Your inventory is a legitimate cost of doing business, but it’s also an asset, and the increase or decrease in your inventory changes the value of your business and your taxable profit. As your business grows, your inventory will also grow, so it’s important to keep a record of the items you have for sale at the end of every tax year. Uncle Sam will ask you not only how much inventory you have, but how you figure its value, so having accurate records of purchases, sales, and what you have on hand is essential.
Rule #4: Use professional accounting software or an accountant.
Keeping good records means keeping organized ones. A pile of receipts and check stubs is going to be a nightmare to organize when you’re under the gun at tax time, so it’s important to keep track of your sales, your purchases, and your inventory using professional software or a professional accountant.
Good accounting software can also provide reports, allow you to balance your accounts, even tell you which items are money-makers or money-losers for you. It’s fairly easy to use and will go a long way toward helping you justify those expenses you’ll be claiming at the end of the year. Be sure to balance your accounts at least monthly, because you may need to file a quarterly tax form. Having up-to-date records will ensure that you can file easily and on time. Remember, it’s best to save everything in paper form as well. Computer crashes are all too common, so having paper backups (bank statements, printed reports) is essential to ensuring that your records are accurate and complete. Keeping a separate digital copy of your records off-site is also important. If your home or business has a fire, you’ll need to have copies of your records stored somewhere out of danger.
A professional accountant knows the tax laws, what forms need to be filed when, and can give you professional advice that can save tons of trouble down the road.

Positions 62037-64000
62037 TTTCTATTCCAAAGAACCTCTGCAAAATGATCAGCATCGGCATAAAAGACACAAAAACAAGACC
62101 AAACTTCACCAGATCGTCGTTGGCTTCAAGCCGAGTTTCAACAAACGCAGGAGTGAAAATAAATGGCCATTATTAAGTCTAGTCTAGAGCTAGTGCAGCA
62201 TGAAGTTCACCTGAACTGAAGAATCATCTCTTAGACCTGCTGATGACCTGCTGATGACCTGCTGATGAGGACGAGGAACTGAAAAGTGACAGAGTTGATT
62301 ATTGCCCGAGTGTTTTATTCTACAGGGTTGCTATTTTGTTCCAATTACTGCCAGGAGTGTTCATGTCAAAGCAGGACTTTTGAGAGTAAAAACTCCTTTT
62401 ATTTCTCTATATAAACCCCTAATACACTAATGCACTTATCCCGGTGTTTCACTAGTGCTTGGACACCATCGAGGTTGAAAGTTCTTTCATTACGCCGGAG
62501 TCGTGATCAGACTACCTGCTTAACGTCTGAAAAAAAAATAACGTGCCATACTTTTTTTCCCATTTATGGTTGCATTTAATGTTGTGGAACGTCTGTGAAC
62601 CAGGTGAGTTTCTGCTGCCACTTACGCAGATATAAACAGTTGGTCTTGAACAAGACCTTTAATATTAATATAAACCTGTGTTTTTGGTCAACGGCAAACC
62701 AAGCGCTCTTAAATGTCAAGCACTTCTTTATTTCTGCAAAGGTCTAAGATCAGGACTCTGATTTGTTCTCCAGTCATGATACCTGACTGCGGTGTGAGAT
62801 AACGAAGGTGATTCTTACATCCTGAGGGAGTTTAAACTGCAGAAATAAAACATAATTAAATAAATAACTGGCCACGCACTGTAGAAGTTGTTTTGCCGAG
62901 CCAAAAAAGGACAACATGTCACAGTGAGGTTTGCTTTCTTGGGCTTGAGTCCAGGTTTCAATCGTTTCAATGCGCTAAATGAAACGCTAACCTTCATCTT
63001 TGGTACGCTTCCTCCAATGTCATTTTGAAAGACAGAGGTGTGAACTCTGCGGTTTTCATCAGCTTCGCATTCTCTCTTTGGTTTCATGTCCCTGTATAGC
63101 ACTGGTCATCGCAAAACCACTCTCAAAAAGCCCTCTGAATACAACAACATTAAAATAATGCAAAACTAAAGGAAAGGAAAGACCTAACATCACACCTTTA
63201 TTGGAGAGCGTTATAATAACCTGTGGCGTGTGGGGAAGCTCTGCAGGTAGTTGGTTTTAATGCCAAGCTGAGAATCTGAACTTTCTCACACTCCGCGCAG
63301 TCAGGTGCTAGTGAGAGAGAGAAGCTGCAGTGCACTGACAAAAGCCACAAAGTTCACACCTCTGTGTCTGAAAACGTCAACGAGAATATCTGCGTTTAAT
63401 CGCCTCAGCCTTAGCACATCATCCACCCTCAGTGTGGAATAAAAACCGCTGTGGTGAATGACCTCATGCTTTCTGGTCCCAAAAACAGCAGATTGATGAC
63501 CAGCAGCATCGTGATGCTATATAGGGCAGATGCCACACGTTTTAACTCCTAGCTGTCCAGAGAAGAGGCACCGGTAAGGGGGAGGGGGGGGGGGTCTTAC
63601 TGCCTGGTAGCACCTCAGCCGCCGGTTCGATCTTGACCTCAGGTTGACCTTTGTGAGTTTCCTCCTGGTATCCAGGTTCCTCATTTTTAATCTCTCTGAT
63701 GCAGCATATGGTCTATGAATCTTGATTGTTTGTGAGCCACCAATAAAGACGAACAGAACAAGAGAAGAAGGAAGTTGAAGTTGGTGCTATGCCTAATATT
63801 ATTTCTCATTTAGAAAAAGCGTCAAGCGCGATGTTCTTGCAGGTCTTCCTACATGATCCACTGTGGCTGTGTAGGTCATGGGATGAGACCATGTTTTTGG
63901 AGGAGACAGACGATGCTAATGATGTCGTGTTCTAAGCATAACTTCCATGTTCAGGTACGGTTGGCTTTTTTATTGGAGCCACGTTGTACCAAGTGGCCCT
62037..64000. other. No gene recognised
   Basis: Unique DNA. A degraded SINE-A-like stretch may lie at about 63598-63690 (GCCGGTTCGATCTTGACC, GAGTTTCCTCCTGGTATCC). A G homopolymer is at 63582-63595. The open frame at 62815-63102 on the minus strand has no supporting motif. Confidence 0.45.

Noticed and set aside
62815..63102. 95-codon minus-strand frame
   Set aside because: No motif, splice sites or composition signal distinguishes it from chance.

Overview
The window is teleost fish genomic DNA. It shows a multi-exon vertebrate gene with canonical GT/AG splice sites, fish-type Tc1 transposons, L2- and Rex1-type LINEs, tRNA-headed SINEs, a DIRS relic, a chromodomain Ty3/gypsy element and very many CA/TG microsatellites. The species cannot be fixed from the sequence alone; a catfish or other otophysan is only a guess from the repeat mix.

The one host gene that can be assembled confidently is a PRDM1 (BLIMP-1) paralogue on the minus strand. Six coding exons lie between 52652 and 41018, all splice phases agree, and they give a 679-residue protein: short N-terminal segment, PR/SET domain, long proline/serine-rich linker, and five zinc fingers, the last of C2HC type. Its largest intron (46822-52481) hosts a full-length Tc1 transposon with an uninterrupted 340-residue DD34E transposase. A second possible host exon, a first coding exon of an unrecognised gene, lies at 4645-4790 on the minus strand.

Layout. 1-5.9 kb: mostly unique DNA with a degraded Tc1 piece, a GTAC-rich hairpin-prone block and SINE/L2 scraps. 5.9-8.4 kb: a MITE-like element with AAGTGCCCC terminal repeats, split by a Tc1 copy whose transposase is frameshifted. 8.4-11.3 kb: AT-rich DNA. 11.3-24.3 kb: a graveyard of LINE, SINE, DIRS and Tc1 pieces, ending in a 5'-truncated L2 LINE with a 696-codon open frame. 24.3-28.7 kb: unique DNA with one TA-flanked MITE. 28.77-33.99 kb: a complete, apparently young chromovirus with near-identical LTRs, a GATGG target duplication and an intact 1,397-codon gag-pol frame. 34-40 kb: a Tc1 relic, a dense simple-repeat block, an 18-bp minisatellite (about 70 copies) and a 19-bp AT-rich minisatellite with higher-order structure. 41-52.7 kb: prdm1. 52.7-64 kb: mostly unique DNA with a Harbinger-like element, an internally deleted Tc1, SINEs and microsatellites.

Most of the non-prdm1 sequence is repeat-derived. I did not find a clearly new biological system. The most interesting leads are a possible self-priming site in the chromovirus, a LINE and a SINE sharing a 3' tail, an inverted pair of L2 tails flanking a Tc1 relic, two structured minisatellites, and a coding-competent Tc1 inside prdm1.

An investment in quality software and professional advice is money well-spent.
Rule #5: Keep track of what you pay yourself and others.
If your business is a sole proprietorship, your business profits will be taxed as part of your personal income, including a self-employment tax paid for Social Security and Medicare. If you elect to do business as a corporation, your taxes may be lower, but that doesn’t mean that you can take the money and go on vacation.
All money from the business that you use for personal items is income that must be declared by you on your personal tax forms. That’s another reason to keep business records separate: you don’t want the tax man to count legitimate business expenses as your personal income.
Rule #6: Don’t forget about the state.
If your business is a corporation, don’t forget that you may have to file a separate tax return and an annual report with them. Your state’s Secretary of State’s office usually has the forms you need online, along with instructions, and many will allow you to file those forms online as well. If you fail to file those forms properly, you could lose your charter, so it’s important to be aware of the necessary forms and filing deadlines.
Rule #7: Be professional.
The secret to keeping good records is to keep them separate from your personal finances and as accurate as possible. It’s to treat your business as a business, managed professionally and efficiently. Keeping records of all company costs and up-to-date accounts will help you avoid the headaches of tax time and let you enjoy the profits of successful business instead.